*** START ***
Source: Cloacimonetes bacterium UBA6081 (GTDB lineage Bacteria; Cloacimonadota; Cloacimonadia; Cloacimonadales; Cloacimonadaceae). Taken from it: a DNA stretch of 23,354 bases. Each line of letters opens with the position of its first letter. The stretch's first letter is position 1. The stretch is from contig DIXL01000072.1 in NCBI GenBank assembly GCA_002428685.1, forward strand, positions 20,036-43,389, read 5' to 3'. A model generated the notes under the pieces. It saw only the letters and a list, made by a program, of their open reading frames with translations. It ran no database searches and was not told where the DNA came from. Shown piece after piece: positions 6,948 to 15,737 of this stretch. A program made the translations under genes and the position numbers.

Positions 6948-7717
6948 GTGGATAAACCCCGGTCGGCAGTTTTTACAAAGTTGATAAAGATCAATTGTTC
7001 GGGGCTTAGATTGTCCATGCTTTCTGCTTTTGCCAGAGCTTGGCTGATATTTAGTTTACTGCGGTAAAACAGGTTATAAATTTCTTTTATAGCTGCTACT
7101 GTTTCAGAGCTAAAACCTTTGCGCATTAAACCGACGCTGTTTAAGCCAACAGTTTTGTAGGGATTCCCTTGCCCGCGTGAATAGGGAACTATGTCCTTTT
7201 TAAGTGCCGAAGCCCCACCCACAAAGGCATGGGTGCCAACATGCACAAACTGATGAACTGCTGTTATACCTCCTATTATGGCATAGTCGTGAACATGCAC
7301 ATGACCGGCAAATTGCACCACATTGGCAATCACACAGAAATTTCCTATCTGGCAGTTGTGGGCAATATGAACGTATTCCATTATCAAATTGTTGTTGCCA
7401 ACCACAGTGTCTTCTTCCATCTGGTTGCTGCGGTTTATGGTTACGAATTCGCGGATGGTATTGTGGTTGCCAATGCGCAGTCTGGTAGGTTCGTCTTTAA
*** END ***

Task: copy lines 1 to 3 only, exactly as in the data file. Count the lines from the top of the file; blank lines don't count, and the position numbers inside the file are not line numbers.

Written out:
Source: Cloacimonetes bacterium UBA6081 (GTDB lineage Bacteria; Cloacimonadota; Cloacimonadia; Cloacimonadales; Cloacimonadaceae). Taken from it: a DNA stretch of 23,354 bases. Each line of letters opens with the position of its first letter. The stretch's first letter is position 1. The stretch is from contig DIXL01000072.1 in NCBI GenBank assembly GCA_002428685.1, forward strand, positions 20,036-43,389, read 5' to 3'. A model generated the notes under the pieces. It saw only the letters and a list, made by a program, of their open reading frames with translations. It ran no database searches and was not told where the DNA came from. Shown piece after piece: positions 6,948 to 15,737 of this stretch. A program made the translations under genes and the position numbers.

Positions 6948-7717
6948 GTGGATAAACCCCGGTCGGCAGTTTTTACAAAGTTGATAAAGATCAATTGTTC